Building a company and technology to transform an industry like transportation means planning for the long term. One of the most critical first steps for developing a generational product is to invest in the foundational elements that enable scalability. The expansive experience of our team has given us key insights that have driven an approach to development we’ve seen other industry players only recently begin to talk about—heavy investment in virtual development over massive on-road testing, long-range and multi-modal sensing, locally-optimal and rapidly-updatable maps, and deep partner integrations with leading auto manufacturers.
We see the fruits of our investments in our rate of progress—we were able to bring up our Peterbilt truck in just 12 weeks and reach the performance metrics that often require years of development within weeks of operating these trucks on a commercial route with a partner. Our partners see this tangible progress and we’re already expanding the scope of our pilot programs with them.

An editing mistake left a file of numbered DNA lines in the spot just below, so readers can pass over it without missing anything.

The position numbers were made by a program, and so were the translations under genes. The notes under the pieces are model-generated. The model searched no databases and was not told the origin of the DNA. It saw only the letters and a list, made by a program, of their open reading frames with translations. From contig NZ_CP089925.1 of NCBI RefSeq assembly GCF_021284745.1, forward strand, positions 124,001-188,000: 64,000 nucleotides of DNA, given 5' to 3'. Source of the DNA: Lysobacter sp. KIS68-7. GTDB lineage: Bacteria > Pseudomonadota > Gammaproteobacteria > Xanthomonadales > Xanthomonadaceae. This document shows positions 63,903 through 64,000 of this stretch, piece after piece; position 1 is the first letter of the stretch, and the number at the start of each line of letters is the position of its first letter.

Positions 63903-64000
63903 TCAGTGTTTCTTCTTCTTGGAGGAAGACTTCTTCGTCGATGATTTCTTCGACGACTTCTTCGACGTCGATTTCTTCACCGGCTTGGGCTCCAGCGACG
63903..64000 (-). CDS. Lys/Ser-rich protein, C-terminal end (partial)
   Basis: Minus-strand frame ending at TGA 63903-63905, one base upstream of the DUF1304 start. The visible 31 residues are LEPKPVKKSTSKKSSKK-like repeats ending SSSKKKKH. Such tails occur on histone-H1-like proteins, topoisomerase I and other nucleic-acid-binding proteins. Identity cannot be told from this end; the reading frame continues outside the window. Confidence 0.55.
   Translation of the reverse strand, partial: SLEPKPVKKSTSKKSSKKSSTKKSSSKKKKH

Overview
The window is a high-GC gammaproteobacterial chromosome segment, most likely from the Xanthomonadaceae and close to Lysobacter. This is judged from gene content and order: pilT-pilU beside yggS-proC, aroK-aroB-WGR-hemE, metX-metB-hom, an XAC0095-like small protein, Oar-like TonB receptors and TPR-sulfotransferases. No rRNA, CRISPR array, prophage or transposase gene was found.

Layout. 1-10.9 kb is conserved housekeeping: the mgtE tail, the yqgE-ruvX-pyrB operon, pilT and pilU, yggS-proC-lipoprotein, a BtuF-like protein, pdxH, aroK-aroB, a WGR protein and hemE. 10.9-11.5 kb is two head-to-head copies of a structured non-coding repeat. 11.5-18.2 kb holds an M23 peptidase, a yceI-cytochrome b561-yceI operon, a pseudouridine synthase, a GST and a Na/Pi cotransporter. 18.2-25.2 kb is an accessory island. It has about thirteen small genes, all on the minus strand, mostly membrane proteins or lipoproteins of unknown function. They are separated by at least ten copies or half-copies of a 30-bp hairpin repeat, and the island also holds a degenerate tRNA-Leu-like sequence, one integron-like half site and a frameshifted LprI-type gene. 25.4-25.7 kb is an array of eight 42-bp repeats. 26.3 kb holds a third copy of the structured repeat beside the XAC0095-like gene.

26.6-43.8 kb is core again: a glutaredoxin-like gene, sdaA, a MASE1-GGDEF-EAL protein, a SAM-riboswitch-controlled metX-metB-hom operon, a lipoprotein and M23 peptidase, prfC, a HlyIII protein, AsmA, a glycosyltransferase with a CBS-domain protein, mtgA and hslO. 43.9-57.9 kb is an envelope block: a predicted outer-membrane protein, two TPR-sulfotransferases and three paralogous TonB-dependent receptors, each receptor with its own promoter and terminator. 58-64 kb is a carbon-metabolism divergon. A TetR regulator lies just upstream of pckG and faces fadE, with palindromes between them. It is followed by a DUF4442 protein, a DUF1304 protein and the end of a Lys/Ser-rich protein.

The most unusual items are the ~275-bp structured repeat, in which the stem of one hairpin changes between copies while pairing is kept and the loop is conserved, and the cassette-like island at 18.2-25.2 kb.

Another key area critical to delivering a product that can scale is investing in a Safety Case Framework. The rigorous development and implementation of a Safety Case Framework is ultimately how a company, and the public, can measure when the technology is acceptably safe enough to be on public roads without a human driver. As we have said before, Aurora will complete a fully tailored safety case before launching our driverless commercial trucking business, Aurora Horizon.
Why a Safety Case Framework is critical
No company that’s serious about pulling its driver and delivering this technology at scale can move forward without having a clear roadmap for safety. It’s not enough to just talk about safety, and it’s not enough to just have any Safety Case Framework (though that’s a great first step). A robust framework needs to be both comprehensive and built for scale. It needs to support the product and the company from early development to large-scale deployment. Ours does.
Aurora’s Safety Case Framework is the first Framework that applies to both autonomous trucks and passenger vehicles, and the only one that’s been shared publicly. A unique property of our Safety Case Framework, we believe, is that it is not targeted at just being able to conduct a safe demo once or twice; it’s about safely launching a commercial fleet and growing that to a very large scale.